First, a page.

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Franks sues over outcome of 78th District primary

Bruce Franks, center, walks with supporters to the St. Louis  courthouse to file an official challenge to his state House primary contest on August 17.
Rachel Lippmann | St. Louis Public Radio
Bruce Franks, center, walks with supporters to the St. Louis courthouse to file an official challenge to results of his state House primary contest on Aug. 17.

A candidate who lost the Democratic primary for a Missouri House seat in north St. Louis has officially asked for a re-do.

The incumbent in the 78th District, Penny Hubbard, beat Bruce Franks on Aug. 2 by about 90 votes — a margin of victory that came solely from absentee ballots. Franks won among those who voted in-person on election day.

In a lawsuit filed Wednesday, Franks alleged that at least 280 people who cast absentee ballots in the race did not qualify to apply for an absentee ballot. Previous court rulings, the lawsuit argues, make it clear that "voters' failure strictly to comply with the laws governing the use of absentee ballots is sufficient grounds to justify ordering a new election."

"We came out and got 2,200 votes," Franks said. "That shows a community that’s ready for something different and ready for proper representation. The election wasn’t stolen from me. The election was stolen from the people of the 78th District."

Hubbard is part of a political dynasty in north St. Louis, especially the 5th Ward, where she and her husband Rodney serve as Democratic committeewoman and committeeman and their daughter Tammika is the alderman. About three weeks before the August primary, Franks and Dave Roland, his attorney, began raising questions about the heavy absentee turnout in elections where members of the Hubbard family are on the ballot, but the St. Louis Board of Election Commissioners refused to investigate absentee ballot applications. 

Roland said he did not feel comfortable saying that the election was "rigged" to help Penny Hubbard keep her legislative seat.

"What we are confident of is that someone is misusing the absentee ballot system," Roland said. "We don't know who that person is. We know that abuses that happen tend to favor the Hubbards. I would not feel comfortable saying the Hubbards are behind this." He said he had heard of cases where individuals felt pressured to vote for the Hubbards, not just that the absentee application process was being abused.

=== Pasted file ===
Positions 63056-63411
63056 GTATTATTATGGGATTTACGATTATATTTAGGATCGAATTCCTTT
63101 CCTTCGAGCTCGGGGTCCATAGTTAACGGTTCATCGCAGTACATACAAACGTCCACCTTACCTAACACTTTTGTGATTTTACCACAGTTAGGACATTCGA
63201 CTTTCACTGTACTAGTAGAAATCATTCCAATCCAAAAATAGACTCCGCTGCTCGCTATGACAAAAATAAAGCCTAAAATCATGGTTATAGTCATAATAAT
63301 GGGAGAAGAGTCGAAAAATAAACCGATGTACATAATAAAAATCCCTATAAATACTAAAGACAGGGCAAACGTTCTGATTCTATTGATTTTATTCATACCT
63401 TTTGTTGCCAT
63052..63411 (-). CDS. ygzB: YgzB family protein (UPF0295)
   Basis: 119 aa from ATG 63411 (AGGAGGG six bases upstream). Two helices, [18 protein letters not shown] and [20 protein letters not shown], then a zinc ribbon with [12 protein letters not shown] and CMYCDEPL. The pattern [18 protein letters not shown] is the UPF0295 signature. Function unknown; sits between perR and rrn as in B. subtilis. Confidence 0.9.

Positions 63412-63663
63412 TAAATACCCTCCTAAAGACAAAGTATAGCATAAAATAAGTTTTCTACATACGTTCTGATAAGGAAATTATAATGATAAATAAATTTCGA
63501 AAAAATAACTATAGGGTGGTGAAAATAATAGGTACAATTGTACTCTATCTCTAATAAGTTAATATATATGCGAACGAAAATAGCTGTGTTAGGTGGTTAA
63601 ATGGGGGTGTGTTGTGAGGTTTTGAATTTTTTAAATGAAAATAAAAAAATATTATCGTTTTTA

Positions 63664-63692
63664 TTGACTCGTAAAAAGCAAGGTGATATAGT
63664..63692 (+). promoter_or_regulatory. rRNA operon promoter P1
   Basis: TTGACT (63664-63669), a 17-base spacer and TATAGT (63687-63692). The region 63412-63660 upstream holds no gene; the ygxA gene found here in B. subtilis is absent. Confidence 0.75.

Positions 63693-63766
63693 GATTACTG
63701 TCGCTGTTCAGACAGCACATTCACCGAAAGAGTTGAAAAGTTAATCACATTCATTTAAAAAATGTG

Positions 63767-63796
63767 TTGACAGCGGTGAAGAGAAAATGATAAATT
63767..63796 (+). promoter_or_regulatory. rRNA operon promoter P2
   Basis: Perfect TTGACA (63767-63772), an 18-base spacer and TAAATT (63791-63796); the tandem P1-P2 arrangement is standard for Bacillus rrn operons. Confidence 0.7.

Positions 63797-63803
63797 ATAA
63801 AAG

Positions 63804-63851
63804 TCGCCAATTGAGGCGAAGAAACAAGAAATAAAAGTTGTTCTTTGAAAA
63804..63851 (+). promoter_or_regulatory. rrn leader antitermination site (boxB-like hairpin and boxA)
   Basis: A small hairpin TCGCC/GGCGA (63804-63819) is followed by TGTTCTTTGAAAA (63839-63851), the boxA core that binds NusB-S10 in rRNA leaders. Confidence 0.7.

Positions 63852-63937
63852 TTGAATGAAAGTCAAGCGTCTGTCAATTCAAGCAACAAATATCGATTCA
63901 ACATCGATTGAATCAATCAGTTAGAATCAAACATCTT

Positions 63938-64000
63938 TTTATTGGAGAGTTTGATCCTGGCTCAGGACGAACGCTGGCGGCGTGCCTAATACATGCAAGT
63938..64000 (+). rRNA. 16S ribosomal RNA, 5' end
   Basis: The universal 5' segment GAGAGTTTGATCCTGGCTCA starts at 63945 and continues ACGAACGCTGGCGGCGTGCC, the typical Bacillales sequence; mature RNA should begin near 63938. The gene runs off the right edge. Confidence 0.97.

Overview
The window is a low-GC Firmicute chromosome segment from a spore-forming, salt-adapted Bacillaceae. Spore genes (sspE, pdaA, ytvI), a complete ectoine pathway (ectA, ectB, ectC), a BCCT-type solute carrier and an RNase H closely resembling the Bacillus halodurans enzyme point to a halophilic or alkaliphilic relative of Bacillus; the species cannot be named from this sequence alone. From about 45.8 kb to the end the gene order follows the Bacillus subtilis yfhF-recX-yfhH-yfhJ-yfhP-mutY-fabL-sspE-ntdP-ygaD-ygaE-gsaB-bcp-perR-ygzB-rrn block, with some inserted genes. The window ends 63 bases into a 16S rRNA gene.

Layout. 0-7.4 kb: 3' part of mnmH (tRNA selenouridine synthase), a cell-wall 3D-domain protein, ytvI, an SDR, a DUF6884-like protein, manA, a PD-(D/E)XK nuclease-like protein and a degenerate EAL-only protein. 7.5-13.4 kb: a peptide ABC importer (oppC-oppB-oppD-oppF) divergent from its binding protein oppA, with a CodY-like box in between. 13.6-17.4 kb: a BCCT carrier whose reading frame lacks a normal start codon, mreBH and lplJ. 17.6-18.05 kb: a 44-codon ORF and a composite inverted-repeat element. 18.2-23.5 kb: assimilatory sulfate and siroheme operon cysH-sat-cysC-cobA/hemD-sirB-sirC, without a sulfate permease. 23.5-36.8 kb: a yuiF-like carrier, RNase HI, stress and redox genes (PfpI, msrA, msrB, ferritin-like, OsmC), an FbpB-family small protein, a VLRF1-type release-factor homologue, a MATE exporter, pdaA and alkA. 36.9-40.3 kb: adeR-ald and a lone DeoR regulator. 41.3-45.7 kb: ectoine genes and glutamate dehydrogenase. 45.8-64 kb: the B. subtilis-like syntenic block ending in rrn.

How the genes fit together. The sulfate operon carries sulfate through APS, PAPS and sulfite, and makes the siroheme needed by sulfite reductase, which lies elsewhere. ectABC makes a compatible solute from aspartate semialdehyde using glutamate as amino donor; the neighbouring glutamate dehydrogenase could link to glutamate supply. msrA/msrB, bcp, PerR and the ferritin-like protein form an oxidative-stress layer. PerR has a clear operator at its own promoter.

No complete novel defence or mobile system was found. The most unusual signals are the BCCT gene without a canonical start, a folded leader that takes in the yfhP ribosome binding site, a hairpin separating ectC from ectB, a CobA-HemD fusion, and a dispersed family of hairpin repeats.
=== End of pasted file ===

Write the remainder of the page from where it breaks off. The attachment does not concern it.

Penny Hubbard did not return a phone call for comment. In a statement, an attorney for the St. Louis Board of Election Commissioners said the board is investigating complaints about the 78th District race, and had referred the allegations in Franks' lawsuit to state and federal prosecutors. A spokeswoman confirmed that the Missouri secretary of state's office is also investigating complaints about the race.

What's next

A challenge to a primary election runs on a very tight timetable, Roland said. Those who are being sued were served with a copy of the suit on Wednesday, and the judge has five days to schedule a preliminary hearing where Roland will present the "limited" evidence he has to persuade the judge to allow further investigation.

By state law, Roland said, all election challenges in primaries must wrap up by the end of August. A special election, if it's ordered, has to occur within 30 days of that order being issued. Further complicating the situation is another state law that says candidates cannot be placed on a general election ballot within six weeks of the election.

"Effectively, everything has to be completely  wrapped up, signed, sealed and delivered by Sept. 27," Roland said. "If the courts have not finished dealing with this by Sept. 27, it means that Bruce is not going to be allowed to be on the [general election] ballot even if he wins a special election."

Bruce Franks talks to Mary Wheeler-Jones, the Democratic director of elections for St. Louis, on August 17, 2016.
Credit Rachel Lippmann | St. Louis Public Radio
Bruce Franks talks to Mary Wheeler-Jones, the Democratic director of elections for St. Louis.

Franks said it was always in the back of his mind that he would have to contest his election in court.

"If there are issues, this is the best way for it to happen because if I win just outright on Aug. 2 and none of this is brought to light, these are still injustices that go on in our city as a whole," he said. "Maybe this process was needed to bring light to the situation."

Read Franks' lawsuit here.

Follow Rachel Lippmann on Twitter: @rlippmann

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